8 Scientifically-backed Habits for quitting smoking for good

Smoking

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No one picks up a cigarette and thinks, “I want to harm my body.” Instead, there’s a deeper reason why. It is not just a cigarette, cigar, or vapor that people crave. It’s the feelings and emotions they deliver. Most people are smoking to “de-stress.” It’s a “coping” mechanism. Others enjoy the sensation of nicotine. One common thing is everyone’s awareness of the harmful effects of smoking. In addition, regardless of whether something is harmful or beneficial in the long term, most people act based on their feelings due to instant gratification. Also, the key to quitting smoking is to acknowledge there are better ways to de-stress and feel happy.

Quitting smoking
So how do you quit smoking? The most

popular methods of quitting smoking are blank wrong. They’ll tell you tragic stories of ex-smokers and show you spine-chilling images. That is “negative motivation.” It rarely works. In fact, it backfires. Here’s why and what actually works. 

Why people smoke?

People smoke to relieve stress mostly. When you warn a smoker about the consequences they’ll face, they’ll continue smoking. Why? Because you are placing more stress onto that person’s shoulders! They’ll resort to their everyday stress-relieving habit – smoking. What works is adopting healthy lifestyle habits where smoking is no longer needed.

Here are 8 effective habits and tips for quitting smoking for good.

1. Few moments in Nature 

Walking in nature and breathing fresh, crisp air has been shown to relieve stress. You don’t have to visit a forest. A 10-minute park visit will do. Merely sitting will improve your mood and reduce the production of stress hormones, and maybe increase the need of quiting smoking.

2. Mindfulness meditation

Secondly, if you do decide to take a quick pause to charge up in nature, why not meditate? The science behind meditation proves invaluable to anyone searching for inner peace and stress relief. In one study, smokers were split into two groups, and those who performed mindfulness meditation were way more likely to quit smoking.

3. The right Nutrition

Part of the reason why nutrition is so essential is that cigarettes are often consumed as a “complementary good.” A cigarette is enjoyed with pizza, coffee, or alcohol. Once you adopt healthy eating habits, the desire to smoke will diminish. 

4. Good Sleep Hygiene

Right after maintaining a healthy diet, harboring good sleep hygiene will do wonders for your body’s ability to handle stress without craving cigarettes. Check out these 7 tips & tricks for healthy sleep hygiene.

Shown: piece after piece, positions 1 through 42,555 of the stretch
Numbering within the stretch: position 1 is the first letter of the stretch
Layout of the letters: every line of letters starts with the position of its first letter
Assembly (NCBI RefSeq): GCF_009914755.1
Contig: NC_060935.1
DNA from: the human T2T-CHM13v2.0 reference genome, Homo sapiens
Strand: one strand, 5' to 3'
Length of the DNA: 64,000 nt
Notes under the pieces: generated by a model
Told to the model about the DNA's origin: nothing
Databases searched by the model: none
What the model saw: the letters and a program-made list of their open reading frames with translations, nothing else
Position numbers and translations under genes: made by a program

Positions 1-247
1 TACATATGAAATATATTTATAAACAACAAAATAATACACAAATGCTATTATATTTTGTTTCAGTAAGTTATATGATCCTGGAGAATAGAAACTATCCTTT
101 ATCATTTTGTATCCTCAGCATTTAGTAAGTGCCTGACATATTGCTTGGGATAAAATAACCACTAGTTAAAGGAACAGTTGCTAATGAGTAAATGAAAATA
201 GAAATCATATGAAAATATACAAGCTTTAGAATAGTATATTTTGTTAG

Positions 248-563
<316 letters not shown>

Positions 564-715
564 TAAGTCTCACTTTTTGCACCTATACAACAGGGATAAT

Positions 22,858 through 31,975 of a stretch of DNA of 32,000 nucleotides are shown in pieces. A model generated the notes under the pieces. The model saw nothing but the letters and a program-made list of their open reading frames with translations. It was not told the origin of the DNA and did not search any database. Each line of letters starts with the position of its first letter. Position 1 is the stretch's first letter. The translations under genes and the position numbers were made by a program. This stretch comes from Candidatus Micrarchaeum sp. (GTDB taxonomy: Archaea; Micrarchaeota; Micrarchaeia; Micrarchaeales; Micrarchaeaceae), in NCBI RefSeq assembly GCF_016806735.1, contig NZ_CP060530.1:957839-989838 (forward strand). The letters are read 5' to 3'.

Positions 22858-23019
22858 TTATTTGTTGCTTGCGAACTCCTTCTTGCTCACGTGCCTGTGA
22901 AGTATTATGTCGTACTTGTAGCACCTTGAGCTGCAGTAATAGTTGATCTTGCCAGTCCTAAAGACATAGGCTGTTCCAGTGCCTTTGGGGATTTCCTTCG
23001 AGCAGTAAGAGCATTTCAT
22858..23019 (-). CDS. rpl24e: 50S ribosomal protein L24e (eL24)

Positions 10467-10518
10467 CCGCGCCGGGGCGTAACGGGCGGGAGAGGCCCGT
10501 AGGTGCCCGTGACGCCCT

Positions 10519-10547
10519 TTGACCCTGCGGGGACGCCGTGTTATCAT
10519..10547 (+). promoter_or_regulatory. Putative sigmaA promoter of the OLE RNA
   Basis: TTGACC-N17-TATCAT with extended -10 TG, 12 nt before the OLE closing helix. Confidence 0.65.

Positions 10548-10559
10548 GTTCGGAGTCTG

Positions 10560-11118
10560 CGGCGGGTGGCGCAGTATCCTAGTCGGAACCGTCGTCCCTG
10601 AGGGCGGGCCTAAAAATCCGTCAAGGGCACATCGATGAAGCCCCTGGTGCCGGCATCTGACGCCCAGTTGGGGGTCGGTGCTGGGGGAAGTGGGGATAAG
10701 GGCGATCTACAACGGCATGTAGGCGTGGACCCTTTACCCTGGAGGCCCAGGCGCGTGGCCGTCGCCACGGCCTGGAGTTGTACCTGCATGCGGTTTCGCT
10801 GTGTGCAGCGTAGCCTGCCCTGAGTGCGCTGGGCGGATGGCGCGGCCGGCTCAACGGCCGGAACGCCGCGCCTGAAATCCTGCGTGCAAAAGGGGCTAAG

5. Regular Exercise

Also, exercise has been proven to reduce stress and promote a healthier lifestyle. There’s even a phenomenon dubbed as “Runner’s High” that aerobic exercise causes, where you get euphoric feelings that “erases” anxiety.

6. Looking after your environment

Many attribute smoking to be a “social habit.” When you get together with smokers, the craving to smoke becomes a norm. You do not have to abandon your smoker friends. But if quitting smoking is your ultimate goal, then you may need to prioritize. Simply tell your friends you’re quitting smoking and that you don’t want them to ask you to join them in a “cigarette break.”

7. Make a list of reasons to quit smoking

You’re reading this article because you plan to quit smoking for good, and you have a few goals that inspire you to keep going. Write the reasons that inspire you on a small sticky note and stick it behind your phone. If you’ve got a transparent phone case, that’s even better. Whenever you crave a cigarette, cigar, or vape, pull out your phone and let your reasons remind you why you fight every day.

8. PEMF

PEMF stands for Pulsed Electro-Magnetic Frequency. It’s an affordable, FDA-approved technology proven to help you relax. PEMF works by emitting frequencies that synchronize your brain to achieve a state of relaxation. Also, there are many PEMF devices, and NeoRhythm is one of the most popular and effective devices in its category.

 

Takeaway

You’ve most likely heard about many of these tips before. They’re common. But as they say, “Common knowledge isn’t common practice.” Ask yourself, have you been implementing these habits and still struggling to quit smoking? If yes, then you may need professional advice. If not, slowly integrate these habits and tips into your lifestyle and watch how your cravings for cigarettes will gradually decrease. And one day, you’ll look back and be amazed by how you turned a harmful habit into a beautiful opportunity to improve your wellbeing. You owe it to yourself to live well. 

 

References

https://www.facebook.com/WebMD (2005). Tips to Reduce Stress and Sleep Better. [online] WebMD. Available at: https://www.webmd.com/sleep-disorders/tips-reduce-stress

Lavelle,Chemical, J. (2015). New Brain Effects behind “Runner’s High.” [online] Scientific American. Available at: https://www.scientificamerican.com/article/new-brain-effects-behind-runner-s-high/

ScienceDaily. (2020). Spending time in nature reduces stress. [online] Available at: https://www.sciencedaily.com/releases/2020/02/200225164210.htm#:~:text=Summary%3A,both%20physical%20and%20mental%20stress

Mayo Clinic. (2020). A beginner’s guide to meditation. [online] Available at: https://www.mayoclinic.org/tests-procedures/meditation/in-depth/meditation/art-20045858

Brewer, J.A., Mallik, S., Babuscio, T.A., Nich, C., Johnson, H.E., Deleone, C.M., Minnix-Cotton, C.A., Byrne, S.A., Kober, H., Weinstein, A.J., Carroll, K.M. and Rounsaville, B.J. (2011). Mindfulness training for smoking cessation: Results from a randomized controlled trial. Drug and Alcohol Dependence, [online] 119(1–2), pp.72–80. Available at: https://pubmed.ncbi.nlm.nih.gov/21723049/

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